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Implementing Recovery-based Care: Tangible Guidance for SMHAs - page 33 / 44





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NASMHPD/NTAC e-Report on Recovery – Fall 2004

self-education. What is recovery? What is recovery-based care? Start this process by inviting people into hospitals and clinics to tell their own recovery stories as people with lived experience, and to convey what works and doesn’t work. Another way would be to host short, on-site, mini-recovery conferences on topics selected by persons with lived experience: patients, clients, consumers. Another idea is to become involved through their local peer-review board, in order to connect their local board to efforts such as the Annapolis Coalition on Behavioral Health Workforce Competencies and their efforts. A sub-item on that would be to support the efforts of coalition groups such as the Annapolis group to develop across discipline and across provider competencies in order to ensure that recovery-based services are being delivered. Another way is to apply for federal, state, or private grants to provide recovery-based education and program development.  

Knight: There are four rehabilitation or recovery packages for the workforce. I agree with Pat Deegan that recovery is the lived experience of rehabilitation. I think that the skills training approach and the strength-based approach are what’s needed, rather than the “psychology of adjustment” approach. The psychology of adjustment attempts to adjust you to a baseline that is usually your lowest functioning level with a mental illness. Everything else you attempt to do is seen as delusional. A psychology of respect would be based on strengths and teaching skills, rather than trying to adjust you to your mental illness. The packages are 1) from University of Kansas – a strengths-based case management approach, which has recently been thoroughly updated by Priscilla Ridgway in a book called Pathways to Recovery; 2) Bob Lieberman of UCLA [the Clinical Research Center for Schizophrenia and Psychiatric Rehabilitation] has a set of skills packages that is very good; 3) Eli Lily has the Team Solutions rehabilitation package [in conjunction with the University of Medicine and Dentistry of New Jersey (UMDNJ)]; and of course there is 4) the Boston University technology—probably the most extensive of the technologies. They recently came out with a package of 68 skills [Practitioner Tools for Achieving Valued Roles (Compendium Version)] that can help people regain the skills they’ve lost during institutionalization, either in the community or in the hospital. Institutionalization “de-skills” people. It’s a result of being institutionalized and having things done for you, and being repeatedly told that you have to adjust to a situation where you can’t expect anything out of life, a.k.a. the psychology of adjustment. You can’t expect to have normal social relationships, jobs, or a car. These four rehabilitation packages are all out, they are available for purchase, and you can get some training on them.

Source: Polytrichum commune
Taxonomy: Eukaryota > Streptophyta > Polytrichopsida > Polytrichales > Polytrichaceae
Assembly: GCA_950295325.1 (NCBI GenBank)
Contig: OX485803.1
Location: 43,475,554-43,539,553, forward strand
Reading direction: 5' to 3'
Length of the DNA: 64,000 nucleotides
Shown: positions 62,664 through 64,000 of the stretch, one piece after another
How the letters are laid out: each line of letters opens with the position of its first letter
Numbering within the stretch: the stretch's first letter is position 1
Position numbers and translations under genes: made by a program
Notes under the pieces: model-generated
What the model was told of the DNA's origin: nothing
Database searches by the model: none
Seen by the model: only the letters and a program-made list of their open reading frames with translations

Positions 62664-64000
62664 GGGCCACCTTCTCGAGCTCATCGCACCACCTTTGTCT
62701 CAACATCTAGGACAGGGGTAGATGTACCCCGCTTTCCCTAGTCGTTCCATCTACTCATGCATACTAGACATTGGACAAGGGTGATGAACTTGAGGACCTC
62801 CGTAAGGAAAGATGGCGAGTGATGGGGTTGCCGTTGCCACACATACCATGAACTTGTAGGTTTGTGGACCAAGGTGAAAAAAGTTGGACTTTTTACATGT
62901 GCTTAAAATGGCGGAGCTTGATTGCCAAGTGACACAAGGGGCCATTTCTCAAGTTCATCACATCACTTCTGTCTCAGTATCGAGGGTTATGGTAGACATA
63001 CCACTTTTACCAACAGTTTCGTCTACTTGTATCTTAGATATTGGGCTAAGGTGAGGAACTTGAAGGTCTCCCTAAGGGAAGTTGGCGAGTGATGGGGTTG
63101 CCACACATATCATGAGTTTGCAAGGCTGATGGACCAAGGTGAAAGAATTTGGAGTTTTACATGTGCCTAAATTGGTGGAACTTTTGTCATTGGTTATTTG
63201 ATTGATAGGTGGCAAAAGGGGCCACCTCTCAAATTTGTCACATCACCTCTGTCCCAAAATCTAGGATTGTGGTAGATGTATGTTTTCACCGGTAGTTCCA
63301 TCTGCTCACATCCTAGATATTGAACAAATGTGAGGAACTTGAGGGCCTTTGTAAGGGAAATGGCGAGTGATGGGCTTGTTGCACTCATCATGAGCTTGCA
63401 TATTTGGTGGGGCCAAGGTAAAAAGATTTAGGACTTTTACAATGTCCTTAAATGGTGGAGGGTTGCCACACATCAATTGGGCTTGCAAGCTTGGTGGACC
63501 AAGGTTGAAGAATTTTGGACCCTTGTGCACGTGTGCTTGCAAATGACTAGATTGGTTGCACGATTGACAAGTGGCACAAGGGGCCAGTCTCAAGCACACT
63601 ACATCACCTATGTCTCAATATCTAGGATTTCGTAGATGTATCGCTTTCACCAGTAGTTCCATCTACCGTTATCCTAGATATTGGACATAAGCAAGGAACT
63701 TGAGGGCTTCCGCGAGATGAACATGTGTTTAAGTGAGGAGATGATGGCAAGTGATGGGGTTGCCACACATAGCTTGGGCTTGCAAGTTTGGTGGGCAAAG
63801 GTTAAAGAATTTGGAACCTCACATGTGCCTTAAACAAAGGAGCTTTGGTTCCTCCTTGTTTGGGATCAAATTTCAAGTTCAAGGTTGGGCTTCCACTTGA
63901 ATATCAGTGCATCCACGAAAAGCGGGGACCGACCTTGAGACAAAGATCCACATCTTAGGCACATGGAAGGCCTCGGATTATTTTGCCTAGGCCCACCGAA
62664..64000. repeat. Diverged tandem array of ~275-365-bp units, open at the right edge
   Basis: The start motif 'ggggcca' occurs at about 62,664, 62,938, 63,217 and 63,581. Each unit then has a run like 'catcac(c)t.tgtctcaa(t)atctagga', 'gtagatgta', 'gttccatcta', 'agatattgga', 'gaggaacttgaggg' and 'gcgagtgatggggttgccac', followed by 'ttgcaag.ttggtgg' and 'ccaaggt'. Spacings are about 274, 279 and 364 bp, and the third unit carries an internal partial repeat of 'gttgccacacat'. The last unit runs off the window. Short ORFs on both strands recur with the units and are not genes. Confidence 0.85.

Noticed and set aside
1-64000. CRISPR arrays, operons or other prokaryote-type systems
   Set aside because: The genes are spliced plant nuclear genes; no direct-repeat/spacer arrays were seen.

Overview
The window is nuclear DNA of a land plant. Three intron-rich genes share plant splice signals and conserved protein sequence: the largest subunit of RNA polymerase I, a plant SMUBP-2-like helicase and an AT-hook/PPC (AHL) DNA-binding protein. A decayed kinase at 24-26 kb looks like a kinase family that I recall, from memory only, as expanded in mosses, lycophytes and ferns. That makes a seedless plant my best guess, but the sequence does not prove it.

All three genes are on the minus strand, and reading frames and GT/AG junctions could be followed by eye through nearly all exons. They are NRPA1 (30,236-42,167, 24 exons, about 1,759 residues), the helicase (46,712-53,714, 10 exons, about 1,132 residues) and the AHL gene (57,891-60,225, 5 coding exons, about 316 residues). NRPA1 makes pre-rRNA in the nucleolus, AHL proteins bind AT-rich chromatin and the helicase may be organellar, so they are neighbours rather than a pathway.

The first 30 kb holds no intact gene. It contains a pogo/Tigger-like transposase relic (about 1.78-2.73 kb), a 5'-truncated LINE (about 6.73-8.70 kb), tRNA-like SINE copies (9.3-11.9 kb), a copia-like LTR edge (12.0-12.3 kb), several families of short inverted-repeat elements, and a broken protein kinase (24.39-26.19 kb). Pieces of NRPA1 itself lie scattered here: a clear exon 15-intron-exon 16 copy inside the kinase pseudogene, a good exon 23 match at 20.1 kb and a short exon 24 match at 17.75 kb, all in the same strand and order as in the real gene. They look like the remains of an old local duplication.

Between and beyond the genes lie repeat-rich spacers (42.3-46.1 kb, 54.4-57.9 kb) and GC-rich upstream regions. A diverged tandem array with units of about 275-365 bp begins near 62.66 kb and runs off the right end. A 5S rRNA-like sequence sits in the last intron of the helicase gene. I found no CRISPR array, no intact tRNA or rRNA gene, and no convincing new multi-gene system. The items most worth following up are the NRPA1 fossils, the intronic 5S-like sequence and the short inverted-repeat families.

2) Can you provide some detail on how consumer/survivors can help mental health professionals facilitate the system’s transformation to recovery-based care?

Deegan: Nothing about us without us. We want to be involved at every level of decision making, we don’t want to be just relegated to an advisory board. Also, we want to be represented in large enough numbers that reflect the diversity of opinion within our community. Systems need to work with consumers to see how health systems can support resilience in all consumer/survivors rather than treating deficits. The workforce should learn that persons with disabilities do not have special needs. I have the same needs as you. My needs are for community, companionship, decent, affordable housing, the right

NASMHPD/NTAC e-Report on Recovery – Fall 2004

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